the economics of gifts: it’s all about how you wrap it
This is a guest post by Catherine Caine of Cash & Joy.
Unless you work for a mint, or in the high-risk world of currency forging, you don’t make money.
You receive money.
And the people you receive money from receive something from you, too: the work they’re buying.
Some people call this an exchange, which would mean that both halves are equal – the money is worth the same as the offering it is purchasing.
Unless you’re buying something with very direct equivalence (like $50 of casino chips), it’s not really like that. It’s more like simultaneous gifts.
And so now I get to write something rather delightful.
The economics of gifts
To be successful, a gift needs to provide more value to the recipient than it cost the giver.
It’s frustrating as hell to give a gift where this doesn’t happen – like when a toddler gets much more satisfaction from the $1.35 wrapping paper than the $38-no-batteries-included toy it held. (“Why did I bother? I could’ve just bought her a cardboard box!”)
We feel like we’ve been played for suckers if we spent more than we received. (And we are receiving something: in the case of presents. It’s usually the experienced or imagined delight of the recipient, plus the social status benefits of being an excellent gift giver.)
As the example of the toddler demonstrates, we’re a bit irrational about this. We should be happy that the baby is enjoying our gift, because they are! But it feels wrong to us anyway, because they aren’t valuing it the same way we did.
Ideally, what should happen is this:
Giver spends x on gift.
Recipient feels and expresses x + 2 satisfaction. (Or better, x + 5. Or 10 times x!)
Giver is satisfied and proud of themselves for giving an excellent gift.
So if most business is a mutual exchange of gifts, what does that mean?
There are three assessments of value that matter deeply in your business.
I bet you want to know what they are, right?
What you get compared to what you give.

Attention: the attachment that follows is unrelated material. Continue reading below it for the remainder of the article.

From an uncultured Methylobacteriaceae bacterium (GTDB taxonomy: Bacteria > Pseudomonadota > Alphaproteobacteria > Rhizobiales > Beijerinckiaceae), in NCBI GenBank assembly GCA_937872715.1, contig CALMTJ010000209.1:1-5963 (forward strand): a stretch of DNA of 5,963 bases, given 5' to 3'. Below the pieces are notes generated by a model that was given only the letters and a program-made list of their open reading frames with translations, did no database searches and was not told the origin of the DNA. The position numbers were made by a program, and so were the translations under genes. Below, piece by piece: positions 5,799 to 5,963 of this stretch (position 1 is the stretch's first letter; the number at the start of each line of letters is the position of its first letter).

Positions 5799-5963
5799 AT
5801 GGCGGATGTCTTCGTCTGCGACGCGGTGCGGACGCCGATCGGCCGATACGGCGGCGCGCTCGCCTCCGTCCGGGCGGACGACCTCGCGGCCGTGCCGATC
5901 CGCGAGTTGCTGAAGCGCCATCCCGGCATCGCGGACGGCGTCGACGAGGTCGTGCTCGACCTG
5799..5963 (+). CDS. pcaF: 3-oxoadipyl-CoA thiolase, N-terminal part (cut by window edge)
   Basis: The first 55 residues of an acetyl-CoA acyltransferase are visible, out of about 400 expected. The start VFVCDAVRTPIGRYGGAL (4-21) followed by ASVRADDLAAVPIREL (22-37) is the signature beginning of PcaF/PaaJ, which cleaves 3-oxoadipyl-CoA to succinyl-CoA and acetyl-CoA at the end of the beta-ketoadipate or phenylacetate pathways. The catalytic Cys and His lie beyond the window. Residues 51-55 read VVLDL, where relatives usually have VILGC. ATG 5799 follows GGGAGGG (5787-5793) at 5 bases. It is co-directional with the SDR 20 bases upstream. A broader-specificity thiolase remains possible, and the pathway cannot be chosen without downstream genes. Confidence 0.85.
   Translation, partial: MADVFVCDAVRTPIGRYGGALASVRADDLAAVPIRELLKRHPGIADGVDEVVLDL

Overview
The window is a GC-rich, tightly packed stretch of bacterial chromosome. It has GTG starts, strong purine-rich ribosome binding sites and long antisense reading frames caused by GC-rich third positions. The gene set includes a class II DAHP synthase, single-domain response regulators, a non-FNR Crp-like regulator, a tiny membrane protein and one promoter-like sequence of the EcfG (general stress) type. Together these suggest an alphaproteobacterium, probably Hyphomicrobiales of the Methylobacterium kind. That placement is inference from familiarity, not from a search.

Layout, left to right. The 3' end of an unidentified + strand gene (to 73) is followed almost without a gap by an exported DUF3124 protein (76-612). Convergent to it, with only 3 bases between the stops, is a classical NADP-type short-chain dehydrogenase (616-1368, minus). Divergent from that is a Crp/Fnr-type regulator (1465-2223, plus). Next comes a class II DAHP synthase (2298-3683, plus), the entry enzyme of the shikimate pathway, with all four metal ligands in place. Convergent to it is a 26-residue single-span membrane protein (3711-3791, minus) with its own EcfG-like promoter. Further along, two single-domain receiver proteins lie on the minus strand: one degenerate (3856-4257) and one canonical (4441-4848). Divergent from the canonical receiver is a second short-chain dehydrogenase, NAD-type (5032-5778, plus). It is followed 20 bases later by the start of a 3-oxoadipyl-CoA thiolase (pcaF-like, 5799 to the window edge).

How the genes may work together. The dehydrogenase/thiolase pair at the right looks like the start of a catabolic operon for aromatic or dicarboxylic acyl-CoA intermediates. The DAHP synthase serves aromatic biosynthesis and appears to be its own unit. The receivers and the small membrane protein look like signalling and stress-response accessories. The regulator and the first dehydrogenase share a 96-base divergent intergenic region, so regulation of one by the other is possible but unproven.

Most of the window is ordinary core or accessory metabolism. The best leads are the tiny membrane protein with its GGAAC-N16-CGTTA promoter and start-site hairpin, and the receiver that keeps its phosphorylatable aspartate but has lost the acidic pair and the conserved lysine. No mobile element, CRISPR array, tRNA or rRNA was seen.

There are two ways this can go awry.
One is the province of extortionate sellers, who charge as high as the market will bear and devote most of their effort into selling the bejeezus out of a mediocre product. No-one reading this falls into that category, so we’ll go to the other problem:
Making an offer you’ll regret
Low-charging business owners often end up resenting the hell out of their clients.
A new coach, Steve, makes an offer: one hourly session every week for ten weeks, for $500. For the first few weeks it’s wonderful. Money in the bank! Clients! Hooray!
But after six weeks the money has long gone to pay the mortgage, and Steve starts feeling put-upon. “One more month to go? These bozos are grinding me into the ground!”
It doesn’t matter that he initiated the offer. He still feels like he’s being taken advantage of, and he resents it. Zillions of client relationships have been damaged or destroyed this way.
How it should go
What you deliver should feel like it costs less than what you get. This is best expressed as, “All I had to do was…”
All I had to do was three hours of consulting and I got $500!
All I had to do was assemble this necklace and I made $95!
All I had to do was spend a weekend to write this resource and people are paying $27 for it!
You feel blessed and energised when you make a successful offer like that. Everyone wins when your most blessed and energised self is doing the work.
What they get compared to what they give
The same calculation happens in your buyers’ mind. They hate being taken advantage of just as much as you do, and they want to feel like they made a smart decision.
They balance the cost (the money they pay, but also the time, emotional investment, awkwardness and switching costs) against the outcome. Notice I didn’t say “the thing they bought”, because in their mind they’re not buying the resource as much as they’re buying the outcome they think it will deliver.
There are two ways this can go awry.
Sucka got played
The buyer handed over their hard-won money for what sounded like a beakerful of pure, undistilled awesomeness, and it completely failed to meet those expectations. This can happen because:
- The marketing of the offering was better than its delivery
- The seller wilfully or accidentally overpromised
- The buyer had their own misconceptions about the outcome